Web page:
Sebastiane and the dodgy producers


The cast and crew are assembled at Derek Jarman’s apartment in London, prior to leaving for the airport. Government policy at the time limited the amount of actual cash you could take out of the country, so ‘The Producers’ of the film hatched a plan, each member of the cast would secrete huge amounts of cash about their person. I don’t know the collective amount, but I did know that if we were searched, it was straight to jail.

We fly to Sardinia via Rome without incident and check into our hotel in Cagliari a small village on the southern tip of the island. The next morning the costume truck arrived and we are all decked out in Roman armour and togas. I’m delighted to be wearing Richard Burtons costumes as featured in the epic Antony and Cleopatra. But, there’s a setback, the people of the village are an inquisitive lot and are hellbent on finding out the nature of our business there.

Derek Jarman’s film, “Sebastiane” centres around a young Pretorian centurion during the reign of Emperor Diocletian in 32 AD Rome. The centurion, or St. Sebastian as we now know him, is a favourite of the emperor, who becomes enraged when his young lover turns to christianity. The senate in Rome would have Sebastian thrown to the lions, however, the emperor is more lenient and simply banishes Sebastian to an outpost far from Rome. Once there, he falls amongst a motley crew of exiles under the command of Severus, a brutal centurion. The story culminates in the death of Sebastian, an iconic figure depicted throughout the ages as a homoerotic figure, naked and tied to a wooden stake then shot through with arrows.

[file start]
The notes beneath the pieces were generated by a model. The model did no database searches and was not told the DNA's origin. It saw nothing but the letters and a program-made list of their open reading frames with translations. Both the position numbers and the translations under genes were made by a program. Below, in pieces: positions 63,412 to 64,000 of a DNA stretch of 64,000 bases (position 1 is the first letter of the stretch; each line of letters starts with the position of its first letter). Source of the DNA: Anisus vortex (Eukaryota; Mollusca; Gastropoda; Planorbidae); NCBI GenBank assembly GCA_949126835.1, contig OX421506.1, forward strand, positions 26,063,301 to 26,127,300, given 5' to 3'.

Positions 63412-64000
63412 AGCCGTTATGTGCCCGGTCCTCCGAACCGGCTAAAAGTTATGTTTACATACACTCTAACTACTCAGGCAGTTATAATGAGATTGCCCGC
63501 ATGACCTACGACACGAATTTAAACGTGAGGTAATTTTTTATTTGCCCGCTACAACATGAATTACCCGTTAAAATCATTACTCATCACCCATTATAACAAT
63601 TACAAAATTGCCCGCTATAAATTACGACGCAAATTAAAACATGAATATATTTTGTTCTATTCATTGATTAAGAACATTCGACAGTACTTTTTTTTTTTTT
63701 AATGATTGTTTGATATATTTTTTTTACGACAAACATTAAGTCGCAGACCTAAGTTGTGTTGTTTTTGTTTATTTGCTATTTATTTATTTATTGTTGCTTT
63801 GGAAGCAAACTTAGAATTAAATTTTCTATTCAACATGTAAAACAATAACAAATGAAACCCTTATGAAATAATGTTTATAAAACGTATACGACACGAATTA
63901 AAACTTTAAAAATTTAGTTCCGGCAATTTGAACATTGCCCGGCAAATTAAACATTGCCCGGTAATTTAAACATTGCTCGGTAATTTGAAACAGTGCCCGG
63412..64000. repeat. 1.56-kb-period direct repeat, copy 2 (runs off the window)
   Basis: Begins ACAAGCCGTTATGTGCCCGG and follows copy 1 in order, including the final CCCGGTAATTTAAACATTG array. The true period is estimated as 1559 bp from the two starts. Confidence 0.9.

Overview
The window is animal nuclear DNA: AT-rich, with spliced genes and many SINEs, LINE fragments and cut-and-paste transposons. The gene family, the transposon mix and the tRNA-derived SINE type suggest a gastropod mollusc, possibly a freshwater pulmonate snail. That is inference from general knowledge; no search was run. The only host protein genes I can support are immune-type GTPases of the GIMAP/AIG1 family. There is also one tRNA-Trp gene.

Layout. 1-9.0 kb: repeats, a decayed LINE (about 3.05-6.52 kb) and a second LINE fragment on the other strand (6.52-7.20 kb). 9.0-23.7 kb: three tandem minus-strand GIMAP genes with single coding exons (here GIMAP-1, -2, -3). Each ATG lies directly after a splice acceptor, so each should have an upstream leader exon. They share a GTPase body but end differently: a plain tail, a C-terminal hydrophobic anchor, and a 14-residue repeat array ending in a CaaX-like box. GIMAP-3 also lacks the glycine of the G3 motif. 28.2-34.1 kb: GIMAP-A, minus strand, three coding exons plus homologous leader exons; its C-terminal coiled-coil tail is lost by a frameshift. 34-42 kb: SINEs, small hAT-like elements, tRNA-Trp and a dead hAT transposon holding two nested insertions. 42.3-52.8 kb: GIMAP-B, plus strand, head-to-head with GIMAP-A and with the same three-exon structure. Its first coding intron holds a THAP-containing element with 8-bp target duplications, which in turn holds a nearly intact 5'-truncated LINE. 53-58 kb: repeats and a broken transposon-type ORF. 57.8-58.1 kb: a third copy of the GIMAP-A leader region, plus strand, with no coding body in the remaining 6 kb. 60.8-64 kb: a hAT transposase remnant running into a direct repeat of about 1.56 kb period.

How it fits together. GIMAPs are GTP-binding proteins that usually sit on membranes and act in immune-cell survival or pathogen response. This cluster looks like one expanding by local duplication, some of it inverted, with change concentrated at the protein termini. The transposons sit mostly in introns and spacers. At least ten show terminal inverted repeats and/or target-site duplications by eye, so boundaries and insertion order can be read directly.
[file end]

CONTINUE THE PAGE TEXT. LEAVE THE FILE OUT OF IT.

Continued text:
The controversy of the films content would have had the Italians up in arms, so a way of placating the local feeling had to be made. Once again up step ‘The Producers’ and some more of their illicit practises. A press conference is called at which the producers simply lied through their teeth, saying that the movie was a semi-doc centering around early Roman occupancy of Sardinia. I was then approached by ‘The Producers’ to deploy other session musicians to the island and perform a free concert by way of a diversion. Despite the minor setbacks, filming continued at a pace with instructions to never mention the S word.

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2 Responses to “Sebastiane and the dodgy producers”

  1. Make mine a Guinness with a cognac wash down

  2. For today’s Arts & Media students, born in the early nineties, this is history, but you can weave together two seemingly unconnected strands: Rock Opera and its antithesis: Punk Rock. Keep writing – it’s good stuff!

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